AZ Medicare enrollment quick facts:
- Over 736,000 Arizona residents were enrolled in Medicare Part A and/or Part B in 2017, according to data from the Centers for Medicare and Medicaid Services (CMS).
- 258,077 Arizona residents had a Medigap policy in 2015, according to data from America’s Health Insurance Plans (AHIP).
- Plan F is the most popular Medigap option in Arizona, with 173,054 enrollees in 2015, according to AHIP.
Medicare Supplement insurance (also called Medigap) helps senior and disabled Arizona residents pay for certain Medicare co-payments, deductibles, and other costs. Currently, insurance companies can offer state residents one of the 10 standardized Medigap plan options: Plans A, B, C, D, F, G, K, L, M, and N.
Arizona Medigap enrollment statistics
According to AHIP, 36.8% of Medicare beneficiaries in Arizona were also enrolled in a Medigap plan in 2015. Certain Medigap plans are more popular than others.
The chart below shows which plans were most popular in Arizona in 2015, according to AHIP.
|Popularity ranking||Plan||Total enrollees in 2015|
|*Plans no longer available for purchase, including Plans E, H, I, and J.**Pre-standardized plans are policies sold before July 1992.|
Medicare Supplement Insurance pricing methods
Medigap pricing methods are important because they dictate how your premiums may increase in future years. There are 3 different pricing methods:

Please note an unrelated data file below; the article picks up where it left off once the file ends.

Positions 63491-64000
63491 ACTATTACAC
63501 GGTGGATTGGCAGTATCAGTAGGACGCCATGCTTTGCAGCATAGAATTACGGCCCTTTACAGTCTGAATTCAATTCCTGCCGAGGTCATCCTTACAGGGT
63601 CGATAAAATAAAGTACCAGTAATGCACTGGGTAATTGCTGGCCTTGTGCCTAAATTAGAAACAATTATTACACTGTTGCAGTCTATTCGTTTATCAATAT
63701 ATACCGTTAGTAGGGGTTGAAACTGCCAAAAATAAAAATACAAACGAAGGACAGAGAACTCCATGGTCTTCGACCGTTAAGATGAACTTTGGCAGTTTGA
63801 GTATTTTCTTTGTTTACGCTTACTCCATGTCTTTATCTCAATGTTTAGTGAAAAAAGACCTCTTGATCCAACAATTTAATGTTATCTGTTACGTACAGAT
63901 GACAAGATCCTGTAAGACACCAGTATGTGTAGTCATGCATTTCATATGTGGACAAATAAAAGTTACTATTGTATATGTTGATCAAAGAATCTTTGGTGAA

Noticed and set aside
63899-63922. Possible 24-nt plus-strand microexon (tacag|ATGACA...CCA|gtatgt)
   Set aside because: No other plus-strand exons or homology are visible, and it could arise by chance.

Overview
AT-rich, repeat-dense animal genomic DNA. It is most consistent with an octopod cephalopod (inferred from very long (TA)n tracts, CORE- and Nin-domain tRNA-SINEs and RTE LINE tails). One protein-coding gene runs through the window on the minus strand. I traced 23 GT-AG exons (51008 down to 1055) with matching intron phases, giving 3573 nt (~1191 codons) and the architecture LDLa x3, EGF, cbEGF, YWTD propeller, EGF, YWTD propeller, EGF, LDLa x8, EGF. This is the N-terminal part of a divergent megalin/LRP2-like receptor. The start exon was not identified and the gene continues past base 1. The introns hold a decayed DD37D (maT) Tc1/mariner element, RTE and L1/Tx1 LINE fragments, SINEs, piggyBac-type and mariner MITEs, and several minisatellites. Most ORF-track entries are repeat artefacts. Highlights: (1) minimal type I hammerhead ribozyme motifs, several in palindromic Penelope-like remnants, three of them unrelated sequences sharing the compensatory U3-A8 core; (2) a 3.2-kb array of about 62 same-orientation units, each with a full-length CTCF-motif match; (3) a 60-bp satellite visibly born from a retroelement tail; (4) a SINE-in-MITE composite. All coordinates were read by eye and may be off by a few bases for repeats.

- Attained-age rated: The premium increases as you age.
- Issue-age rated: The premium is based on your age when you buy and it may increase due to inflation and other factors, but not due to your age.
- Community rated: The same premium is charged to all Medigap policyholders.
According to data from the Kaiser Family Foundation (KFF), the majority of Medigap insurance policies issued in Arizona are issue-age rated.1
Under-65 enrollment rules
Although Medicare Supplement insurance is primarily for senior citizens, it also covers disabled people and those with end-stage renal disease (ESRD). Each state’s insurance department dictates the rules governing Medicare beneficiaries under the age of 65.
According to the Kaiser Family Foundation (KFF), insurance companies selling Medigap plans in Arizona do not have to offer any Medigap plans to under-65 Medicare beneficiaries.2 Medigap insurers in Arizona are allowed to charge under-65 policyholders different premiums from their senior policyholders.